Research shows that when you write down a goal, you are more likely to achieve it.
When you write something down, it solidifies. It transforms from abstract into concrete. All the sludge falls away and only the important information is left. When you write something down, you have made a choice to select that particular information, goal, or action as more important than all the others. This highlights it for your brain. When you write something down, you signal to your brain “THIS IS IMPORTANT”. Your brain records it as such.
The pathways and connections developed in your brain are different when you write something down because the encoding process is different. The encoding is stronger, and more robust, and information is recalled more easily.
For years after leaving home and venturing out into the big, bad world, I forgot about the pros and cons thing. Then, one day in 2011, I was thinking about changing jobs. I have changed jobs many times in my life and it’s usually a fairly easy choice. Factors at the existing job are generating a push (I don’t like the environment, business model, management, etc.) and factors at the new job are creating a pull (money, risk appetite, business model, management, etc.) But in this particular case, I couldn’t decide. My mind froze up.
Then, I remembered my mom’s pros and cons thing and decided “what the heck I might as well try that”. It worked! Once I laid it all out, it was clear to me that the new job on offer was a suboptimal choice and I should reject it. This was a good call! I ended up getting a way better offer in a way better trading environment about three months later and soon I was an MD at Nomura.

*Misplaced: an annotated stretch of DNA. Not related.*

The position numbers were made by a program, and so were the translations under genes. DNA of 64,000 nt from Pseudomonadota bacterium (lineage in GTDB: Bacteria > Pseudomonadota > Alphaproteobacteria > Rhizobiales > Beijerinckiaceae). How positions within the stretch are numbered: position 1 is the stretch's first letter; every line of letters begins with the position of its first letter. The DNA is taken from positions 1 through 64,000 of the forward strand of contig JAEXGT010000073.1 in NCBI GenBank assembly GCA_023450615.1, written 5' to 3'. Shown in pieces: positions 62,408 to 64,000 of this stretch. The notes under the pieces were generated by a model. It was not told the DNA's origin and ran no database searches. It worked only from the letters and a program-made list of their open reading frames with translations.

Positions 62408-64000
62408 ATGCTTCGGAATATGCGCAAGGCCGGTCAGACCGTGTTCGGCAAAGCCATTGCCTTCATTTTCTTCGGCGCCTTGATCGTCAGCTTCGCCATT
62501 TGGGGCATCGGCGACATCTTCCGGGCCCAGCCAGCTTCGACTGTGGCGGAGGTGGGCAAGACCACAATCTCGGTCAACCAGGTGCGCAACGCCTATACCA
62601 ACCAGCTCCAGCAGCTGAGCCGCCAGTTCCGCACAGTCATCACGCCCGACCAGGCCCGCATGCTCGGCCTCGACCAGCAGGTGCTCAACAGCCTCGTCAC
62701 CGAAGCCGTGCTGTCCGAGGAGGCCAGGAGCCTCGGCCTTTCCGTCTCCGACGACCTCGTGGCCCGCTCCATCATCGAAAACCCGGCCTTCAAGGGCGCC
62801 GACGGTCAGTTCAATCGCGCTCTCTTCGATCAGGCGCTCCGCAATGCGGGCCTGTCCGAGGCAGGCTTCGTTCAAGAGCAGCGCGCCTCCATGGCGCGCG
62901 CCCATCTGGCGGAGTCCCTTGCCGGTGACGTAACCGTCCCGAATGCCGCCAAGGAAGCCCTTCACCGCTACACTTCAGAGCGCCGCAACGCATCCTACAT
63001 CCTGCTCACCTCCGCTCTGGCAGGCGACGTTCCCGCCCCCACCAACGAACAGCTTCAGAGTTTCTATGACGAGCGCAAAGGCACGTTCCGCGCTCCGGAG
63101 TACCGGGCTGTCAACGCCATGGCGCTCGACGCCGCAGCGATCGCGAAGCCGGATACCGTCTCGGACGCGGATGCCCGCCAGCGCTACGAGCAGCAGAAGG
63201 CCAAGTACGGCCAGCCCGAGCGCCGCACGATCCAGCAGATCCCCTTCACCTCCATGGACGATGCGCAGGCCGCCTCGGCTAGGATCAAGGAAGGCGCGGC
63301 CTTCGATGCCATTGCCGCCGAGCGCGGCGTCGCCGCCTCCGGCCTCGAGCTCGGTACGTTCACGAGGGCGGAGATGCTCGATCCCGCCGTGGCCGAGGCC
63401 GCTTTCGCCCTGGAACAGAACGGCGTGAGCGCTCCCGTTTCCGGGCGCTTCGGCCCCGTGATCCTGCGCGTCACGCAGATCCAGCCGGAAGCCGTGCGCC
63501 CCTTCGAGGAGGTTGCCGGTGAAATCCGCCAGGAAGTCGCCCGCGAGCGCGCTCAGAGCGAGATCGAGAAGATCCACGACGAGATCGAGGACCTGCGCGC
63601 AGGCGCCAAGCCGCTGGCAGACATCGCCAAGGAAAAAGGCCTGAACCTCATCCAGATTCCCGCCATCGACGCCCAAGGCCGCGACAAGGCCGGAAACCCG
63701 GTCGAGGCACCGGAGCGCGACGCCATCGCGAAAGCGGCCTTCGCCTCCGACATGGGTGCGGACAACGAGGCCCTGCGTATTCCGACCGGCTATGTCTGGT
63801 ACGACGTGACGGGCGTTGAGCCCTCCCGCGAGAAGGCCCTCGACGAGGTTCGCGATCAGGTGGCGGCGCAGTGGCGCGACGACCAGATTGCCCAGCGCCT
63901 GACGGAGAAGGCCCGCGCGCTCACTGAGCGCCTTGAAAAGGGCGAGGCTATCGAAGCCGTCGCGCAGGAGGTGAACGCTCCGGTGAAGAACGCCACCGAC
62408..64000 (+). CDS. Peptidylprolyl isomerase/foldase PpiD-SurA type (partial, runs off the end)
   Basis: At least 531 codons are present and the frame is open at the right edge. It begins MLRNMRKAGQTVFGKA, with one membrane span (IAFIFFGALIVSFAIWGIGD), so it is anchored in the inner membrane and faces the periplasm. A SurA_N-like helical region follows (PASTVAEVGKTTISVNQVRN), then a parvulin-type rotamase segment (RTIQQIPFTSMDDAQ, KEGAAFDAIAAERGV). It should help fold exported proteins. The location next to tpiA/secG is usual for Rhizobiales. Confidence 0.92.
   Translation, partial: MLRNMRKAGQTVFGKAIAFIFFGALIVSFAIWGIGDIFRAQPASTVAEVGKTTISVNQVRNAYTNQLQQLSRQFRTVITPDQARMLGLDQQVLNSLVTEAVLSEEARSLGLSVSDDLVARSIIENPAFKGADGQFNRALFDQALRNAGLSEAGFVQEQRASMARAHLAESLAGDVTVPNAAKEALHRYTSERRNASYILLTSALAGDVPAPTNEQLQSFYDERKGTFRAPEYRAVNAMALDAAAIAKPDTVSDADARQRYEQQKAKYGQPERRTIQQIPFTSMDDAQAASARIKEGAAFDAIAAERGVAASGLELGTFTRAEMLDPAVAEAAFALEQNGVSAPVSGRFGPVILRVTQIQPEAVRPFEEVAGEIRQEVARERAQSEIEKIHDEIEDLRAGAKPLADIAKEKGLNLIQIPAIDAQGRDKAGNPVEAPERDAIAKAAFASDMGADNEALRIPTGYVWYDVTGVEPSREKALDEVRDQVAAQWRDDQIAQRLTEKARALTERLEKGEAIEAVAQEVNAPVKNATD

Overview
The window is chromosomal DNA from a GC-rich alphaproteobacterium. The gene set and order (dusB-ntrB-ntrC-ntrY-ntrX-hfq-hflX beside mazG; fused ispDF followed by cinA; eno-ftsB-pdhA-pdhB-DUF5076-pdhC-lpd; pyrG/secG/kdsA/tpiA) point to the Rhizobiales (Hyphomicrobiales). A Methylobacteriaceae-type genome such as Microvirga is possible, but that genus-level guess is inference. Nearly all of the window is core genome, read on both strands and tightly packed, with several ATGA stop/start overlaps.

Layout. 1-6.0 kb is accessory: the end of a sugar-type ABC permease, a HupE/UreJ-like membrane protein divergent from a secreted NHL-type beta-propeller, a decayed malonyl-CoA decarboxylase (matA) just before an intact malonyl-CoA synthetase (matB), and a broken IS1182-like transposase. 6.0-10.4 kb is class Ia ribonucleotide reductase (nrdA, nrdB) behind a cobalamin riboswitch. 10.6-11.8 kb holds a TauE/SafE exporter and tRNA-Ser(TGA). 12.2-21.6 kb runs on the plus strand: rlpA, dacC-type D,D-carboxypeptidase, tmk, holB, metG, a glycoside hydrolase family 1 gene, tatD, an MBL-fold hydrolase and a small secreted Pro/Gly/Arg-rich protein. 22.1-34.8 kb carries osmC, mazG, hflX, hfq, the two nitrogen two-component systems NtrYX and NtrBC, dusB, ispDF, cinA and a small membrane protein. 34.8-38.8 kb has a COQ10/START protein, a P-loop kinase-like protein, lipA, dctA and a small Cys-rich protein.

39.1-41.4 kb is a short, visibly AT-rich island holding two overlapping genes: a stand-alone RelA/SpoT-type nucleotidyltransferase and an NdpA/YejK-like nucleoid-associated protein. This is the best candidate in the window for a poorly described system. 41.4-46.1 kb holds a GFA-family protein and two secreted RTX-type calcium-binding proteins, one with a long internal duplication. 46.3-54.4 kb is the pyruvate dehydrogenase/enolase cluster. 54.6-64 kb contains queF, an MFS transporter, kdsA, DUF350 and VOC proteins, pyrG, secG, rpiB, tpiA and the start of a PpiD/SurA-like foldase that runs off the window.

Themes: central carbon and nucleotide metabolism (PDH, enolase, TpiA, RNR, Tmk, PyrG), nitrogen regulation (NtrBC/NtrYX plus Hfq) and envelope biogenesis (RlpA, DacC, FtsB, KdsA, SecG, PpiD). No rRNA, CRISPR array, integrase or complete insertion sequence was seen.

The CIA knows
Not long after the pros and cons thing helped me with my employment decision, I was re-reading one of my favorite non-fiction books, “Psychology of Intelligence Analysis,” by CIA intelligence expert Richards H. Heuer. The book is pure gold; it is the best elucidation of good thinking I have read. The author worked for the CIA for 45 years in various roles including operations, counterintelligence, and intelligence analysis. The book explains how human bias impedes clear thinking. Much of it applies directly to trading.
Of particular relevance is “Part Two: Tools for Thinking”, especially “Chapter 8: Analysis of Competing Hypotheses”. If you want access to the full buffet of information, I suggest you read the whole book: it’s less than 200 pages and it is not boring! If you want the quick meal, at least read Chapter 8.
For now, here’s an appetizer… Heuer’s summary of Chapter 8.
Step-by-Step Outline of Analysis of Competing Hypotheses
Identify the possible hypotheses to be considered. Use a group of analysts with different perspectives to brainstorm the possibilities.
Make a list of significant evidence and arguments for and against each hypothesis.
Prepare a matrix with hypotheses across the top and evidence down the side. Analyze the “diagnosticity” of the evidence and arguments— that is, identify which items are most helpful in judging the relative likelihood of the hypotheses.
Refine the matrix. Reconsider the hypotheses and delete evidence and arguments that have no diagnostic value.
Draw tentative conclusions about the relative likelihood of each hypothesis. Proceed by trying to disprove the hypotheses rather than prove them.
Analyze how sensitive your conclusion is to a few critical items of evidence. Consider the consequences for your analysis if that evidence were wrong, misleading, or subject to a different interpretation.
Report conclusions. Discuss the relative likelihood of all the hypotheses, not just the most likely one.